Any sports program, regardless of the sport or level of competition, wants to be successful. But how is success truly defined? For some of the elite franchises, the only reasonable expectation is a championship within their league, but that only applies to a very exclusive group. For struggling programs, it might only be to win half of their games.
Where does Virginia Tech football fall on that spectrum? That’s a bit of a loaded question, and varying segments of the fanbase will offer very different responses. Some people will say there’s no reason why Tech can’t be a top 10–15 team in the country on at least a semi-regular basis, while others will (without admitting it) settle for simply not being a middling team within the fairly weak ACC Coastal, especially if that still means they’re better than the school from Charlottesville.
The latter is a low, rather depressing bar for success. However, it’s arguably more realistic than the former.
That’s not what fans want to hear, but it’s true. Not only is Virginia Tech not the national brand that some people want to believe, but much of its success over the last 25 years is both overstated and inimitable.
What is Frank Beamer’s Legacy?
This isn’t meant to diminish Beamer’s accomplishments, but it’s a legitimate question that sets the stage for a larger discussion.
To start with, while the legendary coach turned Virginia Tech football into more than it was when he took it over, the era before him also wasn’t quite as bad as it is often portrayed as.
Bill Dooley went 64–38 (with one tie) over nine seasons at Tech prior to Beamer taking the reigns, and he led the Hokies to a Top 25 finish and Peach Bowl-winning campaign before his departure.
Beamer, on the other hand, went 238–121 (with two ties) over his 29 seasons in charge of the Hokie football program, also leading them to 16 AP Top 25 seasons (including seven top-10 finishes), a National Championship game appearance, and 23 consecutive bowl games — not to mention boosting them from Independent status to the Big East, and later to the ACC.
Beamer’s resume is better; no one will dispute that. However, how much better is it really? It’s certainly longer than Dooley’s, and his “highs” were also higher, but his winning percentage wasn’t overwhelmingly better. So here’s a different form of context.
A Collegiate Comparison
This may seem controversial, but it ultimately isn’t. From 1966–2011, Joe Paterno guided Penn State to a 409–136 record (with three ties), two National Championships (wins, not just appearances), 32 AP Top 25 seasons (including 22 Top 10 finishes), and 37 bowl games. For what it’s worth, he would’ve likely also added one to each of these categories if he hadn’t been fired for “other reasons” — we don’t have to get into that.
There’s no reason to ask which resume is better, because they frankly aren’t close. They also coincided for the most part, leading to silly in-game graphics in which both were top-three winningest active coaches (with Bobby Bowden being the other) but Paterno had almost twice as many wins.
The way I see it, there are two sides to this coin. Either Beamer and Paterno are legends to differing degrees, or Beamer is held on a bit too high of a pedestal. Longevity matters, but so does winning consistently, and Beamer too often fell into the “settle for simply not being a middling team within the fairly weak ACC Coastal” category, winning just enough games to keep the bowl streak alive, particularly at the end of his tenure.
A Professional Comparison
Let’s say we’re taking the “lesser legend” route as it relates to Beamer — which is probably the correct route. What some Hokie fans seem to be leaving out of this discussion is the fact that legends generally do legendary (a.k.a. historic and/or difficult to replicate) things within their environment.
It would be reasonable to assume Justin Fuente won’t have the success Frank Beamer did. After all, Beamer is a legend. Yet that’s not the way fans have chosen to view it. For some reason, Beamer’s heights (on a year-to-year basis) are the bar that Fuente must live up to, or else he simply isn’t good enough. That sounds odd, doesn’t it?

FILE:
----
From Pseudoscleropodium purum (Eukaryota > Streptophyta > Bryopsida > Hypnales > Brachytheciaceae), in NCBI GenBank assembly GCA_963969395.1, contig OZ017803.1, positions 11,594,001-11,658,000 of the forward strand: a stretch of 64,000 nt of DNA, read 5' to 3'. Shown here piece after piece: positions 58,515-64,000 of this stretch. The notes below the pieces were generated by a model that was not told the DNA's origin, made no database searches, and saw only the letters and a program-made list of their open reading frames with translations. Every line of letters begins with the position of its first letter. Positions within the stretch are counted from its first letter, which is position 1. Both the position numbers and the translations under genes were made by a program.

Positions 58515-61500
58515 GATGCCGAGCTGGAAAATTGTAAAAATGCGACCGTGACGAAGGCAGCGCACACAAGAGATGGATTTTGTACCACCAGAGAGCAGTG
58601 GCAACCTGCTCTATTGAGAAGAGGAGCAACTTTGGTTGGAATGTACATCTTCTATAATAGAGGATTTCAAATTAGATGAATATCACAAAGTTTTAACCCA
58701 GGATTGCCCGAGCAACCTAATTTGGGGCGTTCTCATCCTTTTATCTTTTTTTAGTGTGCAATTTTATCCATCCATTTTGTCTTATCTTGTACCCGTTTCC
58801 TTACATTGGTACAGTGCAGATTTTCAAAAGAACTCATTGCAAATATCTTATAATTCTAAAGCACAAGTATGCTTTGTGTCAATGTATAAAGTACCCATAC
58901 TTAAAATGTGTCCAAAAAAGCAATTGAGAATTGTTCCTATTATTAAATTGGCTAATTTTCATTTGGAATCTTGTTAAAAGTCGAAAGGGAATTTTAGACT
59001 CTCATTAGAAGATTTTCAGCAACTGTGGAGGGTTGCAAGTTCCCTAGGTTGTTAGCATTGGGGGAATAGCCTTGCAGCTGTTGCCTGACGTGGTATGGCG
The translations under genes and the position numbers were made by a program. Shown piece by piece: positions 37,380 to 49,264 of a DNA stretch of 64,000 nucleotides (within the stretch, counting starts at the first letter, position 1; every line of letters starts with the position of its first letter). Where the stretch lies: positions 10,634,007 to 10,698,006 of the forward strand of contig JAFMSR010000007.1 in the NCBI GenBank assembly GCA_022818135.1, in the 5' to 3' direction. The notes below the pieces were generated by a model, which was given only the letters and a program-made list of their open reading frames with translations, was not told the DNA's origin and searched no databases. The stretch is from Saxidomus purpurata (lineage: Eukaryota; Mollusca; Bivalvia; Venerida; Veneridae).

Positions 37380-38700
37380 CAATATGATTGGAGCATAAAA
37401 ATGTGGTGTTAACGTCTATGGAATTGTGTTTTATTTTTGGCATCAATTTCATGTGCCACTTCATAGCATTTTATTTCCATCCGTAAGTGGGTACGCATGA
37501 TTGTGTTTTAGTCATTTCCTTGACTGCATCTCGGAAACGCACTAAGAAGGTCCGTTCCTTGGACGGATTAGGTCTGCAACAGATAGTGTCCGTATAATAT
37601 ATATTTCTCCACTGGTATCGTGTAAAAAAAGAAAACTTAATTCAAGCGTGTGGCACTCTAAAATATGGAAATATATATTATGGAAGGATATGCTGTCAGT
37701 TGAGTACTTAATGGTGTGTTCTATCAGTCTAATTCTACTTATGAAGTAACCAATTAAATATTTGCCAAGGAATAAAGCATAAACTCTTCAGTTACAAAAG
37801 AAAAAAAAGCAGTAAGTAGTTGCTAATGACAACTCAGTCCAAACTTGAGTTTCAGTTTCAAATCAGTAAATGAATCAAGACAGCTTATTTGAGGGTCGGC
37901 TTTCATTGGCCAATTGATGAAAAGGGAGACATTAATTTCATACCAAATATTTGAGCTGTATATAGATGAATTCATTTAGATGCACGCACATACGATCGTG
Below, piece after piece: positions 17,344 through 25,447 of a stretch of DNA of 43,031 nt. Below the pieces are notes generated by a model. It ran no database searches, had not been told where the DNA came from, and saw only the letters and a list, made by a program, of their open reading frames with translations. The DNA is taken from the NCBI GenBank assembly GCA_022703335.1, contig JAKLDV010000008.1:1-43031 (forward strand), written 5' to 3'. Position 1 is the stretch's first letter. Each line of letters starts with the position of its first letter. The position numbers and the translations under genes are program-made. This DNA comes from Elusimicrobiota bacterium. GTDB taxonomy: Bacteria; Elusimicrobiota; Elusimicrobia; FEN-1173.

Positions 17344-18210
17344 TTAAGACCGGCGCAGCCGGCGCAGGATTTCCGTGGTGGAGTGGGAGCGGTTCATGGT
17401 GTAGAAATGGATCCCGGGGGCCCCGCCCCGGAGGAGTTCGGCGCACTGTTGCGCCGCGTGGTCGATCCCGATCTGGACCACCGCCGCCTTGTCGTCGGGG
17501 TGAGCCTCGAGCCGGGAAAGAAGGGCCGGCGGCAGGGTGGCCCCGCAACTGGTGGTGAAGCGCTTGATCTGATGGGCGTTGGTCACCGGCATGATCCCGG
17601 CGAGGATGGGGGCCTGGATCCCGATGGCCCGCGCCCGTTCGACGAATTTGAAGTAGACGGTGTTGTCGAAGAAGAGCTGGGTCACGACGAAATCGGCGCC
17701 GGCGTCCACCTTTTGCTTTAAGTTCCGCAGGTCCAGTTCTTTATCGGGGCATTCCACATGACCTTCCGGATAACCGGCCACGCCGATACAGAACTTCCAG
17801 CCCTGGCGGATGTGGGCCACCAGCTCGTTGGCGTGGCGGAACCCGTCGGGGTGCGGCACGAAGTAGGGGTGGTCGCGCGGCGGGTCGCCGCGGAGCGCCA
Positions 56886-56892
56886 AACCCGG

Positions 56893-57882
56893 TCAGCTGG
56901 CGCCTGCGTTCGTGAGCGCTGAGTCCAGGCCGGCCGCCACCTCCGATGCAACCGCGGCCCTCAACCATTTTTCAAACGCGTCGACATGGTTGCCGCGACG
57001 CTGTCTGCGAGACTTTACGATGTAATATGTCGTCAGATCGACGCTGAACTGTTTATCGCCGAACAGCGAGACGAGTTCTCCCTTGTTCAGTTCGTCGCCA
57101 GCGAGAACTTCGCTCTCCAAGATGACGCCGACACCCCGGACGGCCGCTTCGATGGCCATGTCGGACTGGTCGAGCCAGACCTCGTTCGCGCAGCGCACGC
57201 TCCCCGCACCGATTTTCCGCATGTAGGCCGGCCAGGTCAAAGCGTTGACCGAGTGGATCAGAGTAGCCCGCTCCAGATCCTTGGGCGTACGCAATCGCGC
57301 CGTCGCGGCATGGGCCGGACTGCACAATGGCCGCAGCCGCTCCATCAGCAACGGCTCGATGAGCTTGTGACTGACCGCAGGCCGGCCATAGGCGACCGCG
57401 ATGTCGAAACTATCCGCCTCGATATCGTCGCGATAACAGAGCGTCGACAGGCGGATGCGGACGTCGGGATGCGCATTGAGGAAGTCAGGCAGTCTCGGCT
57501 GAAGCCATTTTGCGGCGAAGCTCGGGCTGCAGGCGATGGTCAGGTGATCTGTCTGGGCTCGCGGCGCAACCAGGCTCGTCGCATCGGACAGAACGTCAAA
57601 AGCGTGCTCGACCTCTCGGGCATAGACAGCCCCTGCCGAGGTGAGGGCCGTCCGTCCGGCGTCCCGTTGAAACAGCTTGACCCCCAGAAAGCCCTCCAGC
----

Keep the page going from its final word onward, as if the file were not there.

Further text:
It’s not quite apples to apples, but one of the best NFL comparisons that I can think of is the Steelers’ transition from Chuck Noll to Bill Cowher. Noll was one of the better coaches in the history of the league. From 1969–91, he had a 193–148–1 record, which isn’t eye-popping, but his peak was historic.
Noll didn’t have a losing season from 1972–84, and his ’70s Steelers teams alone won 10 or more games seven times and won four Super Bowls during the decade. That’s fairly comparable to Beamer’s win totals and the Hokies’ dominance over the ACC in the early 2000s.
Bill Cowher wasn’t a bad coach. He actually had a higher winning percentage than Noll during his tenure (1992–2006), and he got to two Super Bowls, winning one of them (2005). Consider this similar to what Justin Fuente has done — a comparable winning percentage to Beamer without the high peak, occasionally winning the Coastal (like Cowher occasionally made a deep AFC playoff run).
Not only has Fuente continued Beamer’s beloved bowl streak, but he’s also won the ACC Coastal as many times as he’s finished the regular season worse than 8–4 (once). He has a significantly higher winning percentage in his first four seasons at Tech than Beamer did in his last four seasons, and there have been teams (most notably Baylor) that have tried to pry him away. Yet somehow none of that matters.
If the Steelers had no substantial qualms with Cowher, why should the Hokies with Fuente?
Tech’s Standing Within the Coastal
Before I shift gears to the future outlook, I think it’s important to note that the Hokies don’t own the Coastal division as much as you might think, nor have they ever. It’s easy to point to Tech’s peak and say it was better than anyone in the Coastal has ever had, but it might not be by as wide of a margin as you think.
The easy program to point to is Miami. The Hurricanes have fallen on “hard times” in the last 10–15 years, but they won five National Championships from 1983–2001, and they had 12 AP Top 5 seasons from 1983–2003. “The U” is a huge national brand, and they have a geographic advantage in recruiting. Knock the recent years all you want, but even since Randy Shannon took over in 2007, the Hurricanes have only missed a bowl game once (Shannon’s first season), and they’ve won at least nine games four times (including 2016 and 2017). They’re not where they once were, but don’t wake the beast, because their ceiling is unequivocally higher than Tech’s.